A third criminal investigation ought to be under way as to whether there was collusion, if any, between the appointed and remunerated administrative staff of the local authority, who work in its various departments to do with housing, and the many contractors engaged in the refurbishment process. All investigations would not only involve the Metropolitan Police, but also the authorities dealing with economic and commercial crimes, such as the Competition and Markets Authority.
There will, of course, be major civil litigations against almost all those involved in the housing field involved in the activities of Grenfell Tower. Many reputations will be shredded forever, and many businesses and careers finished. But, it will be better to get rid of these incompetent apparatchiks from positions where they might create further mayhem.
The Administrative Dimension: The area around the tower has a distinctly village-like feel, even though it is a part of a very urban environment, and there is community ethos and atmosphere that draws in even a comparative stranger into the fold. It is this community ethos and spirit that is now driving the undertaking of relief and rehabilitation efforts. The community is a self-organizing collection of entities and activities that has stepped in, as civil society agencies.
There are large groups of well-meaning volunteers and amateurs engaged in the process of healing and repair of lives. Each separate group has its own agenda, and they are doing a heroic job to the best of their abilities. Nevertheless, there is no coordination of tasks and activities, to ensure a balanced direction of efforts. Governments, at all levels, have failed in their tasks of doing so. The scene is one of utter confusion. Democratically-elected political agencies have spectacularly failed.
The total absence of centralized leadership, either at the local government level or the central government level, which is present on the ground, to coordinate provision of succor to the survivors, is telling. The staff of the local borough have been conspicuously absent in the field. The Mayor of the borough, who is the nominal leader, is invisible. The Leader of the council, who is the political leader, is in denial, and is obfuscating the true nature of the event. The Chief Executive of the council has resigned, rather than do the hard work of taking charge and engaging in emergency relief actions. These have been the most abject acts of responsibility evasion.
There are no relief stations to rehabilitate the survivors, who have lost everything. There are no hot food stations. There are no cleaning and washing facilities for families that have none. The survivors need food and clothing appropriate for day-to-day activities, to get on with their tasks of daily living and their shattered lives. Survivors have been housed in hotels, where they cannot cook, and they do not have the money to pay exorbitant hotels’ meals rates.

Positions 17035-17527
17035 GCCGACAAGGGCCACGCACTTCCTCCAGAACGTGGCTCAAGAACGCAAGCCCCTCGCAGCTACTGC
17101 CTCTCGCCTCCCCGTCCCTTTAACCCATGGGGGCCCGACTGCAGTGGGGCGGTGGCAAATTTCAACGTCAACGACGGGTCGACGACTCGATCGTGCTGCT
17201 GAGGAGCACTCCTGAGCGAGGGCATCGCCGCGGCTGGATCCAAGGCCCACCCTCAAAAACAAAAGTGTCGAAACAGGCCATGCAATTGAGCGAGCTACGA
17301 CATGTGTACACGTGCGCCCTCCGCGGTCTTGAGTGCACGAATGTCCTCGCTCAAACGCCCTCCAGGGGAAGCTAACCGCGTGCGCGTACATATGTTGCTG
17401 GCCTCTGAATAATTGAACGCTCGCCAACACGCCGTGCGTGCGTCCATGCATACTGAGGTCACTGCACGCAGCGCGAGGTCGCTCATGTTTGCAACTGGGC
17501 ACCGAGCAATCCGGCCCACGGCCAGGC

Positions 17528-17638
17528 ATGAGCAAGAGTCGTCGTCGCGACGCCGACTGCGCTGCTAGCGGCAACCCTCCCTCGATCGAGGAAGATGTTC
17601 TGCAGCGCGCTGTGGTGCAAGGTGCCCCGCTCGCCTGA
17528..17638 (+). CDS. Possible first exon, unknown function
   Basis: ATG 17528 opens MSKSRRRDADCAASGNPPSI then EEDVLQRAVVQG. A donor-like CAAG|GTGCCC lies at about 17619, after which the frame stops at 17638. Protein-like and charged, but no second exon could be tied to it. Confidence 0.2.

Survivors do not have the clothes to go to work or to school in. A vast amount of summer leisure wear and sandals have been donated. Hardly useful, other than on a few warm evenings. Among food items, biscuits, potato chips and pasta have been donated. Survivors cannot subsist on these foods, and have nothing to cook items like the pasta in. Babies and old people have specials needs. No such needs have been provided for.
The local and central governments seem to have washed their hands off all of the relief and rehabilitation of survivors without any compunction, probably because almost all of them are immigrants. Perhaps, the survivors are sub-humans who ought to be glad to have been where they were anyway. There is one possible conclusion. The local government and the current central government efforts denote maladministration.
The Moral Dimension: Many countries have sought to articulate the idea they are important entities that, while small, might be punching above their weight in affairs. They have sought to assert an idea that they are nations that ought to be involved in advising in the governance of affairs of other nations, because these other nations may not have the wherewithal to govern themselves. Such concepts are utterly risible. The contemporary reality reveals the hollowness of such assertions. Instead, it is important to realize that all nations need governance that is possessed of extremely humane outlooks and significant administrative competencies.
(Sumit K. Majumdar is Professor at the University of Texas at Dallas)